Walking to Find Out if Papers Are on the Run

By: Jennifer Saba

Most publishers, when they retire, take to a life of golf and relaxation. Not so with Jim Hopson. When he punched out for the final time after 33 years as life as a newspaper executive ? most recently as publisher of the Wisconsin State Journal in Madison and vice president of publishing at Lee Enterprises ? he decided to take on a project that few younger journos would dare entertain. Hopson, 61, is seeking to find out if the woes of big metro papers are affecting their small-town peers by walking across America and visiting newspapers along the way.

If it sounds like a bad punch line to a 1980s joke ? Hands Across America, anyone? ? it isn’t. Hopson started his journey on the American Discovery Trail in Lewes, Del., on April 30 and has a blog at Poynter.org about his adventures.

“It’s been a vague notion for a number of years,” Hopson tells E&P from the trail in mid-May. It was a short conversation, since he needed to conserve juice for his cell phone as he wouldn’t be near a plug for several days.

“Obviously, there was no way to do this with a full-time job,” he adds. “When I announced my retirement, I started to get serious about it.” His wife, Julie, has been supportive, although she believes he’s a little nuts for doing it.

She’s a good editor, too, judging by some of Hopson’s posts. He submits entries to his blog “Little Papers, Big Country” by borrowing computers either at friends’ homes or hotels at which he stays along the trail, when he’s not camping. He stopped complaining about his aching feet after his wife admonished in a post, “The Poynter site is for journalists, and they want you to write about newspapers. If you want to write about your feet, post to a chiropodists’ Web site.”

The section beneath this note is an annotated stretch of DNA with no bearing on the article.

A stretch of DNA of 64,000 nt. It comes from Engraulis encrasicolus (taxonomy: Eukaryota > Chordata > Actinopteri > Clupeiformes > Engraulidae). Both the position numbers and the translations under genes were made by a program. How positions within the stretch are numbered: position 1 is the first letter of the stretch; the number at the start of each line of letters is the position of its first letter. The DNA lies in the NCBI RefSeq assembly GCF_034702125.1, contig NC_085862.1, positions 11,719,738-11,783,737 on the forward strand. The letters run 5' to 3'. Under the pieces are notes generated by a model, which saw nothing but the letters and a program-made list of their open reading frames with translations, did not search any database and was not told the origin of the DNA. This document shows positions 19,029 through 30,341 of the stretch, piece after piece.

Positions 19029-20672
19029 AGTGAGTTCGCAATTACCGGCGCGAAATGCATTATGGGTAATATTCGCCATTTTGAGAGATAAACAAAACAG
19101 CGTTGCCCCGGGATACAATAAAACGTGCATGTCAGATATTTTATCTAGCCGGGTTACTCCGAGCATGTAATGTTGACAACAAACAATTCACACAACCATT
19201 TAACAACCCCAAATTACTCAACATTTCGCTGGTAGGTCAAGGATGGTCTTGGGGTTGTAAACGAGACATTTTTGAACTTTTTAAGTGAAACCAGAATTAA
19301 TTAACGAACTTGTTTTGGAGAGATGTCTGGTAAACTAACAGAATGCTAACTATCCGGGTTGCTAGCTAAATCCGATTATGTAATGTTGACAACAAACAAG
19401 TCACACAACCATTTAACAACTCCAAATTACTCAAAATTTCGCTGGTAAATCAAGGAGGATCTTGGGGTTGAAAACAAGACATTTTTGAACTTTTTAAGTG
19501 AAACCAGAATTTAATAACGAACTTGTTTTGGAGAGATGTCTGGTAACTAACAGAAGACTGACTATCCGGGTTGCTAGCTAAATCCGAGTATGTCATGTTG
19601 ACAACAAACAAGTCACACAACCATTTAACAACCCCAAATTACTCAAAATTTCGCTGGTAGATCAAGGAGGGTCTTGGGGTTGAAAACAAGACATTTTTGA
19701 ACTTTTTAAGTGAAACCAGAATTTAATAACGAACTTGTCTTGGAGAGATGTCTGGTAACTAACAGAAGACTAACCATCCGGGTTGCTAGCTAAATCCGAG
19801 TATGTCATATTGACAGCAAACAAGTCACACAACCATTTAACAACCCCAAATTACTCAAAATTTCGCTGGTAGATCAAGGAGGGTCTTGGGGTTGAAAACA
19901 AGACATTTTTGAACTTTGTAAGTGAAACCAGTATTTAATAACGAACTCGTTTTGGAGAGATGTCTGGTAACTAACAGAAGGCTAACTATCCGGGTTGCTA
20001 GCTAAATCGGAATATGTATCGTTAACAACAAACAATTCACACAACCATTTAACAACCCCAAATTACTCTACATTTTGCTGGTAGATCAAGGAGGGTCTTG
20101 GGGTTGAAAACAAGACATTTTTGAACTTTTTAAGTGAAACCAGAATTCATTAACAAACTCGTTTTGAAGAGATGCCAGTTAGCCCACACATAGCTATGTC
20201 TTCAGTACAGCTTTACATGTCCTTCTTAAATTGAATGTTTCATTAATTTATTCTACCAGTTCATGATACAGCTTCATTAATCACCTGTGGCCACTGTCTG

Early in his trek, Hopson wrote about his visits with, among others, Chuck Peterson, editor of the Granville (Ohio) Sentinel. “What I’m finding is that small papers continue to do pretty well with their audience and advertisers,” Hopson says. “They don’t have competitors that can get underneath them.”

Hopson carries an iPod and a radio, but says he doesn’t mind the silence: “I find I’m comfortable with whatever is going on inside my head.”

He’s come across wildlife like snapping turtles and blue heron, and stumbled upon the not-so-natural, like empty beer cans and discarded diapers. The weirdest thing he’s encountered? “Honestly, I haven’t found anything particularly weird,” he says. On second thought, he offers, “Except for one publisher who refused to meet me for breakfast, because he’s not a morning person.”

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